- The Washington Times - Wednesday, August 13, 2003

The FBI has begun an investigation into the origins of the “Blaster” worm, which already has a new variant and continued to wreak havoc on computer systems worldwide yesterday.

The worm has caused hundreds of thousands of machines to mysteriously crash and restart, costing businesses more than $500 million.

Also known as MSBlaster and LoveSan, it appeared Monday but spread quickly Tuesday, causing computers to crash at many businesses and government offices, including the Maryland Motor Vehicle Administration and Federal Reserve Bank in Atlanta.

Many Long & Foster real estate offices in Maryland and Virginia also were shut down both days. MVA reopened yesterday, but drivers trying to renew their licenses or car registration endured two-hour waits at offices.

Blaster exploits vulnerabilities in Windows XP, Windows 2000 and Windows NT software. The worm is programmed to cause Microsoft’s Windows Update Web site to crash Saturday.

Microsoft alerted customers to the vulnerability in its software July 16, and offered a free software patch to download. While millions of computer users downloaded the patches, many others ignored the warnings and their machines became infected.

FBI spokesman Bill Murray declined to comment on the status of the investigation, except to say that it was reviewing a copy of the worm’s code for clues.

“Taking the code and analyzing it will help us to determine whether it’s someone who is savvy at writing these types of things or whether this came from someone who is inexperienced,” Mr. Murray said.

Some Internet security analysts who have viewed the worm said the code was badly written and includes portions that were simply copied and pasted from coding that had been published on the Internet.

“[Blaster] has peaked, but not due to the fact that it ran out of targets,” said Alfred Huger, a senior director of engineering with Cupertino, Calif., Internet security company Symantec Corp. “It’s so poorly written that it’s sort of run out of steam on its own.”

A more savvy programmer would have written the worm’s code more efficiently, allowing it to infect more computers more quickly, analysts said. There is some concern that sleeker “copycat” versions of Blaster could emerge. Already yesterday, Internet security companies were watching a worm called teekids.exe, which had similar characteristics. It was not clear late yesterday how many computers were infected by the variant, but it appears to be spreading as quickly as the original.

The Blaster worm is expected to wreak noticeable havoc for at least several weeks. Administrators at many universities said they probably would see small outbreaks of the worm on campuses over the next month because students returning from summer break could hook infected computers into the campus network.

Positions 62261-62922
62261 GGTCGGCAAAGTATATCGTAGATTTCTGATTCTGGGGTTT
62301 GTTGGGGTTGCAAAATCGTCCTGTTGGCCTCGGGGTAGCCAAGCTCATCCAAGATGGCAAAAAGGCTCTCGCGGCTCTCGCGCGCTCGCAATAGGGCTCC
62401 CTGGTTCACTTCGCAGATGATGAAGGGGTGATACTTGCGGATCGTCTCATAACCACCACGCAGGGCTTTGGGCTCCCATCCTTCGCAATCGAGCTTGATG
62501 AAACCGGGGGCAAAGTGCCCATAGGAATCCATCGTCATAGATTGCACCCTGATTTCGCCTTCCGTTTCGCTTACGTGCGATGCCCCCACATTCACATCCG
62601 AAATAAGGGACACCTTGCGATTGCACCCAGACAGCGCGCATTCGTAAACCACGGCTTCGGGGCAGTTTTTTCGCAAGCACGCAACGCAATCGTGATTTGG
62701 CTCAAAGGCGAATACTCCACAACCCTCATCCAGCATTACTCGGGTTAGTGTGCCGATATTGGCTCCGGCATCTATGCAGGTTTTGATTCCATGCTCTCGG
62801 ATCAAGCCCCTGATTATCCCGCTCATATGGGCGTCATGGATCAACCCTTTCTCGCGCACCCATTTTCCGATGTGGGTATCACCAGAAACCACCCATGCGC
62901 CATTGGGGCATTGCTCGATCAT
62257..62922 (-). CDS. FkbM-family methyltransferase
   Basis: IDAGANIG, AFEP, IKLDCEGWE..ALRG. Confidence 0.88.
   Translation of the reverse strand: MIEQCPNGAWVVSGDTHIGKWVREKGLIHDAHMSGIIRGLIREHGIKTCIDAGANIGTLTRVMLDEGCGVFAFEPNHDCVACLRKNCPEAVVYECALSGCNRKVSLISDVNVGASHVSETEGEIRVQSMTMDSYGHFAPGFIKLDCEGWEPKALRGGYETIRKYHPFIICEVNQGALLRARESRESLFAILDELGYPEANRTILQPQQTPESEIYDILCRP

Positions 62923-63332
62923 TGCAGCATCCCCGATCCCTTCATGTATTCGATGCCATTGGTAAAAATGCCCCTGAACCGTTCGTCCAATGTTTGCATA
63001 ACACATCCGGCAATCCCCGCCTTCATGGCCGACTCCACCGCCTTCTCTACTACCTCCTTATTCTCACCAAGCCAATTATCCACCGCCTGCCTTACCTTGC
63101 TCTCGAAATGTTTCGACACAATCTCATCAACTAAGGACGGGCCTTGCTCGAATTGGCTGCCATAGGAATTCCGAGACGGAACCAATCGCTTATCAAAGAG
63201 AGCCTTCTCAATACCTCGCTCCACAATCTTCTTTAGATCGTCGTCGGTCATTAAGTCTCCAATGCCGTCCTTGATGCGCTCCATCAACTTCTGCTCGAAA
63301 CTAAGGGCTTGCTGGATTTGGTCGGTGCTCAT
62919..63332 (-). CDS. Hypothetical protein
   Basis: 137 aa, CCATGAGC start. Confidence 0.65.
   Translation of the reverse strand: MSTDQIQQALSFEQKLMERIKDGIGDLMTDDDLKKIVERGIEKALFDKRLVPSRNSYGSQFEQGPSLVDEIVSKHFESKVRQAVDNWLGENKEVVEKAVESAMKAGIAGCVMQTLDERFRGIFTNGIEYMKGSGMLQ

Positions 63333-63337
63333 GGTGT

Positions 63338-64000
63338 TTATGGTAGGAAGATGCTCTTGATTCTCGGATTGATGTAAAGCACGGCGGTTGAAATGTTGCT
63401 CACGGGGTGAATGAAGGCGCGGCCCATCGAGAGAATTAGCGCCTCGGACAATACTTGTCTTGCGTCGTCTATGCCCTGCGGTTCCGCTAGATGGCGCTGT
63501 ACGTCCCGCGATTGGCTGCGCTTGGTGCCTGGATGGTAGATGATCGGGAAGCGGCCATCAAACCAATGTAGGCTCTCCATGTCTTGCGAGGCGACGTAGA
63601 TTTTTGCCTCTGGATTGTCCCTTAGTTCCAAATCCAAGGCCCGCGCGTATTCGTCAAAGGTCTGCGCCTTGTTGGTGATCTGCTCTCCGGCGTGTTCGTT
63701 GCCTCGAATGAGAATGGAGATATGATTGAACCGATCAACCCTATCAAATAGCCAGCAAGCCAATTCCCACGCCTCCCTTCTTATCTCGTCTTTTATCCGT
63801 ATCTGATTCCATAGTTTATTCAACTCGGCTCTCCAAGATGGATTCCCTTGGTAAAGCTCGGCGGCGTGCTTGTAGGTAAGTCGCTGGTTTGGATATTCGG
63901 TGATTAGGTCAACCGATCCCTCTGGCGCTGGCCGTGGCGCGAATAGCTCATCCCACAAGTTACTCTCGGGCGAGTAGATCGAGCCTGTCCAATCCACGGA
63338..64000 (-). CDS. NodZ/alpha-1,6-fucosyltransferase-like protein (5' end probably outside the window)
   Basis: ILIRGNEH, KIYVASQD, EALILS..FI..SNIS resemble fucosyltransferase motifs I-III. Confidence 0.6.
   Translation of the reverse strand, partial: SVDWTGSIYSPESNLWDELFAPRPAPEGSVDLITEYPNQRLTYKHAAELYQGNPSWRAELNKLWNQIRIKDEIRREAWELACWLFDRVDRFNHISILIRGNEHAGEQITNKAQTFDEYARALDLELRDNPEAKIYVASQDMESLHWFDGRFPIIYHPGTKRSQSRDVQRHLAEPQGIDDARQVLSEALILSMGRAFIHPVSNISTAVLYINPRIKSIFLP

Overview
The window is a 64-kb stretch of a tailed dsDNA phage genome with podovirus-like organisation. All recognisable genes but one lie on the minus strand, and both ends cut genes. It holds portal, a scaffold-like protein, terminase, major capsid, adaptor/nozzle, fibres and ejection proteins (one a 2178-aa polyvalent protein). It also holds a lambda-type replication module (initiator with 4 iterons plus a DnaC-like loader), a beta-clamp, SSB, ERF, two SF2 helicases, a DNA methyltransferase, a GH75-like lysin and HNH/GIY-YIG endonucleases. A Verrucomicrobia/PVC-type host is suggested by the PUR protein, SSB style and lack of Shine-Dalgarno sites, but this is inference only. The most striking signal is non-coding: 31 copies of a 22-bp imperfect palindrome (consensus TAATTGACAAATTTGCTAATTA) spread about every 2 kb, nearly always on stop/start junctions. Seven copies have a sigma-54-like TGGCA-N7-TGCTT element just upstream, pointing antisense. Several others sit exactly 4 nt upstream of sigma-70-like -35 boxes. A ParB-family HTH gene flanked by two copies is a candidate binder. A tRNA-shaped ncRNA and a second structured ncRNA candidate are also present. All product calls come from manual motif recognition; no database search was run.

Mr. Murray said the FBI is constantly watching for worms and viruses designed to copy previous attacks.

“We’re always worried about things like that,” he said. “Malicious codes always incite copycat coders to do the same thing.”

The Code Red and Nimda worms, which each infected thousands of computers’ servers in 2001, spawned more than a half-dozen copycats, though none created as much damage as the originals.

A worm is different than a virus, because it can spread without any action by the computer user.

Computer security companies said Blaster has not caused quite as much trouble as the “Slammer” worm that hit Microsoft server software in January. Computer Economics, a Carlsbad, Calif., research firm, said Slammer caused about $1 billion in damage worldwide. The company’s vice president, Mark McManus, said Blaster would cost about half as much to businesses, but the cost could rise depending on the success of the teekids.exe variant.

Placing a dollar value on the damage created by cyber attacks isn’t easy, security analysts said. The Computer Security Institute in San Francisco said that of 530 companies surveyed last year, 75 percent said they lost money as a result of a cyber attack, but only 47 percent of those said they could quantify the loss. Nevertheless, the institute reported that the companies lost about $202 million last year, down from $456 million in losses for the 503 companies responding in 2001.

Computer systems were particularly hard hit in 2001, when the Code Red and Nimda worms spread to more than a half-million servers worldwide. While Blaster is not expected to hit as many machines as Code Red or Nimda, it has created more of a nuisance because it targets many personal computers as well as servers, analysts said.

Mr. McManus said computer attacks in 2002 cost businesses $11.1 billion worldwide, compared to $13.1 billion in 2001. He said the cost to businesses in 2003 probably will reach 2001’s level.

Many computer security analysts yesterday blamed Microsoft for failing to distribute the protective patch to its customers. But others defended the software company, arguing that it did everything it could to warn customers, but that too many simply didn’t listen.

“I think this highlights the problem the big vendors have in getting customers to use update patches,” said Mr. Huger, of Symantec. “There is a degree of vigilance that has to be accepted by the user.”

Users of Windows XP are automatically alerted when a software update becomes available. Users simply need to click a button to begin download of the update, but many ignore the alerts, prompting some security analysts to suggest that Microsoft download updates automatically onto customers’ computers.

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